Thursday, May 14, 2009

Ricotta Gnocchi

OMG... I thought the posting date was May 15th!! If it wasn't for the comment i just got from Olga, i would've been completely oblivious of the fact that I missed the posting date or the first ever Daring COOK'S challenge...*whew* thank-you, Olga! This month's Daring Cook's challenge was to make our own Ricotta Gnocchi. I've never had gnocchi before in my life-- i always thought they were just ball-shaped pasta that didn't look too appetizing... it never crossed my mind to order/try gnocchi. I didn't know what i was missing out on until i made them myself... they were delicious! The inside turned out light and airy... nothing close to the dense pasta balls i imagined. For the sauce, I followed "culinary adventures of a new wife"'s recipe and made Gnocchi with Spinach & White Beans with half of my batch... it tasted amazing! JLo is on his special work-out diet now so he didn't have any... I gave my brother 1/3 of the gnocchis and finished the rest all by myself! XD! For the second batch, i topped them with a homemade Gorgonzola sauce with spinach and mushrooms, these tasted even better! I'll save the Gorgonzola sauce recipe for another entry since I'm running out of time... gotta post this up before I forget about it again. Till next time, everyone! Hopefully it won't take me another two weeks to update my blog...

Ricotta Gnocchi
A Daring Cook's Challenge (makes about 90 gnocchis)
INGREDIENTS:

  • 1 pound (454 grams/16 ounces) fresh ricotta (2 cups)
  • 2 large cold eggs, lightly beaten
  • 1 tablespoon (1/2 ounce) unsalted butter
  • 2 or 3 fresh sage leaves, or a few pinches of freshly grated nutmeg, or a few pinches of chopped lemon zest (all optional)
  • ½ ounce Parmigiano-Reggiano, grated (about ¼ cup very lightly packed)
  • about ¼ teaspoon salt (a little more if using kosher salt)
  • all-purpose flour for forming the gnocchi
DIRECTIONS:

  • Step 1 (the day before you make the gnocchi): Preparing the ricotta.
    If the ricotta is too wet, your gnocchi will not form properly. In her cookbook, Judy Rodgers recommends checking the ricotta’s wetness. To test the ricotta, take a teaspoon or so and place it on a paper towel [picture 3]. If you notice a very large ring of dampness forming around the ricotta after a minute or so, then the ricotta is too wet. To remove some of the moisture, line a sieve with cheesecloth or paper towels and place the ricotta in the sieve. Cover it and let it drain for at least 8 hours and up to 24 hours in the refrigerator. Alternatively, you can wrap the ricotta carefully in cheesecloth (2 layers) and suspend it in your refrigerator for 8 to 24 hours with a bowl underneath to catch the water that’s released [picture 1, 2]. Either way, it’s recommended that you do this step the day before you plan on making the gnocchi.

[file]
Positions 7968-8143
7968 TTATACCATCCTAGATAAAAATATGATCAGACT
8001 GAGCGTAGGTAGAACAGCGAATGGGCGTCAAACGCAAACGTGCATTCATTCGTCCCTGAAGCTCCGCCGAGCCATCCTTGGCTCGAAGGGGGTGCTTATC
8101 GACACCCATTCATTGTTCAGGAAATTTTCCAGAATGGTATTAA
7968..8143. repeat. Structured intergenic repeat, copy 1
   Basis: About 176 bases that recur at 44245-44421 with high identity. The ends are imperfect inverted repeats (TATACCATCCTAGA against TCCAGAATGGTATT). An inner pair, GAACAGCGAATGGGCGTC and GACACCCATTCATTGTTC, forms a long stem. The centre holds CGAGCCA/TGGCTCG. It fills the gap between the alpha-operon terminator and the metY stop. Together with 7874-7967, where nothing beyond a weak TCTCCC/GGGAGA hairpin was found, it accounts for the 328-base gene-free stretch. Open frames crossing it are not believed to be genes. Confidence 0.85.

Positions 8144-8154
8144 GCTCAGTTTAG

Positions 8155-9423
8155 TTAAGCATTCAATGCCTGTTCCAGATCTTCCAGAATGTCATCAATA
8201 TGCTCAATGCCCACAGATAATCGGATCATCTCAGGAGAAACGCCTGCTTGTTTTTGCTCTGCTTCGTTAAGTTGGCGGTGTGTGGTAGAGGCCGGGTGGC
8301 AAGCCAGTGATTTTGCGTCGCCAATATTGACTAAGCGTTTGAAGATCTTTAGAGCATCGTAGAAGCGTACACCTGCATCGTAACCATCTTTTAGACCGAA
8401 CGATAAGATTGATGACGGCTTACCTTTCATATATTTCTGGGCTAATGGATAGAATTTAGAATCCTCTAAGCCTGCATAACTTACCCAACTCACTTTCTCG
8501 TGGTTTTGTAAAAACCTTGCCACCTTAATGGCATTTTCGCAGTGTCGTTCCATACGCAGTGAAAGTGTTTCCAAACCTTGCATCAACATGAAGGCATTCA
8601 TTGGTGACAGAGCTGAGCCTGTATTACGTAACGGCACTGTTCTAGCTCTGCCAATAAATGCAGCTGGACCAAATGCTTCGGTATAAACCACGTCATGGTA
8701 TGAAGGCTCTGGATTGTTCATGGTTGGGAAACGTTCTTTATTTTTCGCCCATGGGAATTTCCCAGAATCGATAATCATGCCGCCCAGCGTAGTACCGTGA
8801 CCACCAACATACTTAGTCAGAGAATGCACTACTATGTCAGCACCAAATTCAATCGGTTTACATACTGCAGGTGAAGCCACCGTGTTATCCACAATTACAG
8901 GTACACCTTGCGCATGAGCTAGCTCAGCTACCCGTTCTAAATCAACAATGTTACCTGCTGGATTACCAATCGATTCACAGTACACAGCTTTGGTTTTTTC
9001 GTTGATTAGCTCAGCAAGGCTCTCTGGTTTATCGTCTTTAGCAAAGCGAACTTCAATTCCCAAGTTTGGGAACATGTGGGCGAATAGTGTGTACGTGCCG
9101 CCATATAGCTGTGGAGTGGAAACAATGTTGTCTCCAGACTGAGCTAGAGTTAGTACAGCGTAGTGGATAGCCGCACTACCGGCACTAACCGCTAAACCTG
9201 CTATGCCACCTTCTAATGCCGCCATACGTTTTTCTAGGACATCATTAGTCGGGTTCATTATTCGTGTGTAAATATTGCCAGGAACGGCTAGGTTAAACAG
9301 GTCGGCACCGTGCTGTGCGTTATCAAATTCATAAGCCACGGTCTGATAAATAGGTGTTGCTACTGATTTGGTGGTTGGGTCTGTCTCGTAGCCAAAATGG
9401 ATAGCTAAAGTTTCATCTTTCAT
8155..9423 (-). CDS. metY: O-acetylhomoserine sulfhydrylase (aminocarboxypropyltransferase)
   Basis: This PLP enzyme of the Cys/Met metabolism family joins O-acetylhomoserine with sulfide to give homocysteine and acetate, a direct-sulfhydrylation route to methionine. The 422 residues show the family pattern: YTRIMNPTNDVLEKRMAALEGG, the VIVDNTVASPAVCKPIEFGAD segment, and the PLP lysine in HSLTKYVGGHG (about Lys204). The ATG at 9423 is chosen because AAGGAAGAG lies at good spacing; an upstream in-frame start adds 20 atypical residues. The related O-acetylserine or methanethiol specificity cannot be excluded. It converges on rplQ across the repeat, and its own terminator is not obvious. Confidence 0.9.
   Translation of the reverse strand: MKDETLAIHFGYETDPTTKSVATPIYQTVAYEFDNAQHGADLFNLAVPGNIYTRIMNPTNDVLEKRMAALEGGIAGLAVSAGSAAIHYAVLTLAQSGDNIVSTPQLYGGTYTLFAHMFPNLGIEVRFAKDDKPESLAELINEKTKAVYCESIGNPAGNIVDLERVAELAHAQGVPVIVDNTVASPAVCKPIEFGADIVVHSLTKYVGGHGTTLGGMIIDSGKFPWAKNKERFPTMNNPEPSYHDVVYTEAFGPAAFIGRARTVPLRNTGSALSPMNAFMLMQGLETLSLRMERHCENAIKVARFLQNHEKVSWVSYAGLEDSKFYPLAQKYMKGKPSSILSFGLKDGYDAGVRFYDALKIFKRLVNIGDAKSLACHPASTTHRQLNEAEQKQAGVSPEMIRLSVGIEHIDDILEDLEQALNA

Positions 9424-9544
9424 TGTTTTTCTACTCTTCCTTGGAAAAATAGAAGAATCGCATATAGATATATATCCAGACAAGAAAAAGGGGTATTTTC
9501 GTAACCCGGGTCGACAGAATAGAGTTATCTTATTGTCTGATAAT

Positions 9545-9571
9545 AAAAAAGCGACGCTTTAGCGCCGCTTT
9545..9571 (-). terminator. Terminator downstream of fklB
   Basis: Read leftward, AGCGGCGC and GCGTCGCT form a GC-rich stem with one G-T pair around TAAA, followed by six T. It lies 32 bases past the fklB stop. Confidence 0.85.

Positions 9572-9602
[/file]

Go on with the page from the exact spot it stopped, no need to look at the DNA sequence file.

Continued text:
• Step 2 (the day you plan on eating the gnocchi): Making the gnocchi dough.

    1. To make great gnocchi, the ricotta has to be fairly smooth. Place the drained ricotta in a large bowl and mash it as best as you can, then press the ricotta through a strainer to smooth it out as much as possible [picture 4, 5].
    2. Add the lightly beaten eggs to the mashed ricotta [picture 6].
    3. Melt the tablespoon of butter. As it melts, add in the sage if you’re using it. If not, just melt the butter and add it to the ricotta mixture [picture 7].
    4. Add in any flavouring that you’re using (i.e., nutmeg, lemon zest, etc.). If you’re not using any particular flavouring, that’s fine.
    5. Add the Parmigiano-Reggiano and the salt [picture 8].
    6. Beat all the ingredients together very well. You should end up with a soft and fluffy batter with no streaks (everything should be mixed in very well) [picture 9. 10].
  • Step 3: Forming the gnocchi.
    1. Fill a small pot with water and bring to a boil. When it boils, salt the water generously and keep it at a simmer. You will use this water to test the first gnocchi that you make to ensure that it holds together and that your gnocchi batter isn’t too damp.
    2. In a large, shallow baking dish or on a sheet pan, make a bed of all-purpose flour that’s ½ an inch deep.
    3. With a spatula, scrape the ricotta mixture away from the sides of the bowl and form a large mass in the centre of your bowl .
    4. Using a tablespoon, scoop up about 2 to 3 teaspoons of batter and then holding the spoon at an angle, use your finger tip to gently push the ball of dough from the spoon into the bed of flour [picture 11].
    5. At this point you can either shake the dish or pan gently to ensure that the flour covers the gnocchi or use your fingers to very gently dust the gnocchi with flour. Gently pick up the gnocchi and cradle it in your hand rolling it to form it in an oval as best as you can, at no point should you squeeze it. What you’re looking for is an oval lump of sorts that’s dusted in flour and plump [picture 12, 13].
    6. To test the gnocchi, Gently place them in the simmering water. It will sink and then bob to the top. From the time that it bobs to the surface, you want to cook the gnocchi until it’s just firm. This could take 3 to 5 minutes.
    7. If your gnocchi begins to fall apart, this means that the ricotta cheese was probably still too wet. You can remedy this by beating a teaspoon of egg white into your gnocchi batter. If your gnocchi batter was fluffy but the sample comes out heavy, add a teaspoon of beaten egg to the batter and beat that in. Test a second gnocchi to ensure success.